27 November 2009

Children May Be Our Future, But With No Education That Could Spell Trouble

Young men are the primary players in most forms of armed conflict worldwide. It would not be surprising, then, to learn that "youth bulges" - a demographic trend resulting from high fertility and declining mortality in societies - portends increase risk for future conflict. And it does.

German sociologist, Gunnar Heinsohn (the ostensible founder of "youth bulge theory") even suggests that these bulges have been a major cause of civil unrest and ethnic conflict in the 20th Century.

Bilal Barakat of the Vienna Institute of Demography and senior conflict demographer, Henrik Urdal from PRIO have looked at time series data from 120 countries to see whether education might be a mediating factor - whether a population boom of young men might increase conflict risk primarily in areas where they have little access to educational opportunities (which also limits their long-term employment prospects). And it does, apparently.

Maybe, educational unavailability feeds the feelings of frustration and sentiments of relative deprivation that extremists so effectively exploit. Maybe extremists see the pool of unemployed and uneducated young men as a source of low-cost labor and expendable fodder. In either case, over successive generations, it certainly sets the stage for "supply-side" wars in developing countries.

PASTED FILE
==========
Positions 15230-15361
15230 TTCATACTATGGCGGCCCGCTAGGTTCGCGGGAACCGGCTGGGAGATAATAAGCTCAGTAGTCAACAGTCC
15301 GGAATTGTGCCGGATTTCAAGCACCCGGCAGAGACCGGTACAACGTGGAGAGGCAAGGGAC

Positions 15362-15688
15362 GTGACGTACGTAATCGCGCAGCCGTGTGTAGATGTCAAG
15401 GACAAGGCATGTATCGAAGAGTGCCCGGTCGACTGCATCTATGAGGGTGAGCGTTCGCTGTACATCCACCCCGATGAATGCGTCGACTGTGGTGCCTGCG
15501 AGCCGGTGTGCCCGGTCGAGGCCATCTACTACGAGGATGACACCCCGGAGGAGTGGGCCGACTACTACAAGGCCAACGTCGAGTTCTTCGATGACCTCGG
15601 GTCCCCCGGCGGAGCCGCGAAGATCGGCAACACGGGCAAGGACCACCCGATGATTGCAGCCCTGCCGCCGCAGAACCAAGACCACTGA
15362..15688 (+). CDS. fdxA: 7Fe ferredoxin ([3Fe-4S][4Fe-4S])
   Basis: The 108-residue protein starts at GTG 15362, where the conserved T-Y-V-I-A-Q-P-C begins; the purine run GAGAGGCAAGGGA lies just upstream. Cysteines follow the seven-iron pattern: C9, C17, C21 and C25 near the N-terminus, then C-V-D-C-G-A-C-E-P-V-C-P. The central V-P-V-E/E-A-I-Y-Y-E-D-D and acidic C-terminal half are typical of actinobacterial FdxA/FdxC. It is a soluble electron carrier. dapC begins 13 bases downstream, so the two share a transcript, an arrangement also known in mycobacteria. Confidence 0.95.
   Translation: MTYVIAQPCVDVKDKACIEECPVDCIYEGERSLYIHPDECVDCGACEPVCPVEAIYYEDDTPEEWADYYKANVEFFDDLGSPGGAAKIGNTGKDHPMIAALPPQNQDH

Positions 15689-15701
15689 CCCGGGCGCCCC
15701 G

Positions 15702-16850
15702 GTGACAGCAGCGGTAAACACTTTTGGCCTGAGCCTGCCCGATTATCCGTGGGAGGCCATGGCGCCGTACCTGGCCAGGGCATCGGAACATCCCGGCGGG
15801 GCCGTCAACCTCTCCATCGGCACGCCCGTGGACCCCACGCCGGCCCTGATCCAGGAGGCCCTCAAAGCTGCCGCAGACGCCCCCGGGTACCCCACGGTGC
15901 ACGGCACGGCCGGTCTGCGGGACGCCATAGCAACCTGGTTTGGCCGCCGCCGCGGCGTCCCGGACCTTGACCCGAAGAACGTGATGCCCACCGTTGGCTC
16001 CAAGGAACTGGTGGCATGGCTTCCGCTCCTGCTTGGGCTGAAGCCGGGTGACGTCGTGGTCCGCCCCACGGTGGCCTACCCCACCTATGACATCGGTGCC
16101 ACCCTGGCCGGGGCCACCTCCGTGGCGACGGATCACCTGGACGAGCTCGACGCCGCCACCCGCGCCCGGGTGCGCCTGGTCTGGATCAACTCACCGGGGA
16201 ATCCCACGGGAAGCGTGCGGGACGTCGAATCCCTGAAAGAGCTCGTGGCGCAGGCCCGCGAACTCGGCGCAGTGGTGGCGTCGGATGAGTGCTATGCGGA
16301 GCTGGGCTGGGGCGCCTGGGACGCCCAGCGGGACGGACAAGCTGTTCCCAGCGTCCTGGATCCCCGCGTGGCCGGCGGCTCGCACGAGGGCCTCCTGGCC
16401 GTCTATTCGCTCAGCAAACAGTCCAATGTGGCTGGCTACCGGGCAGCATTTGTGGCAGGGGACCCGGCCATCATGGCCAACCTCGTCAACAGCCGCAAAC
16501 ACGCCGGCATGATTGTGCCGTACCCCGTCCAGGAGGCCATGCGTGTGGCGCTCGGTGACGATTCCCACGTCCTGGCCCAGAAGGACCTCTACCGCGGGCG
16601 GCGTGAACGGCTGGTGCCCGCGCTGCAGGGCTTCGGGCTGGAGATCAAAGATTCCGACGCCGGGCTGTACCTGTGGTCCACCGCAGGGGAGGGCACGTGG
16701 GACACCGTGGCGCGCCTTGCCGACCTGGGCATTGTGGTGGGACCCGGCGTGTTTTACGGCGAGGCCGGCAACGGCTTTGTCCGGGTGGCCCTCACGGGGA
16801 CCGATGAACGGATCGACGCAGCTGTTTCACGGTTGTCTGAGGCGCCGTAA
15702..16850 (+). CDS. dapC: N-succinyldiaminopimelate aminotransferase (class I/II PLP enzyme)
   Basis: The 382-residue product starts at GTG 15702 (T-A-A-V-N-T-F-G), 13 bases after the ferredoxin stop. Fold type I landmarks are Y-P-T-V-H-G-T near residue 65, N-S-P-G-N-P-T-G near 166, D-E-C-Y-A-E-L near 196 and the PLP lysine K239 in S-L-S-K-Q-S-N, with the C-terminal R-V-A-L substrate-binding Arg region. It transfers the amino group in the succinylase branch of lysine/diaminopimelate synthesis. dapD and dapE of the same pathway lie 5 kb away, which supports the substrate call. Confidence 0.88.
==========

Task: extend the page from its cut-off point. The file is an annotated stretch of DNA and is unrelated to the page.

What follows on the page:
In their World Bank research report titled: Breaking the Waves: Does Education Mediate the
Relationship Between Youth Bulges and Political Violence?
Barakat and Urdal find evidence that large, young male population bulges are more likely to increase the risk of conflict in "low education" societies. High young male population + Low male education >> Increased conflict risk, especially in low and middle-income countries. They conclude that "poor countries do have some leverage over reducing conflict potential through increased educational opportunities for young people."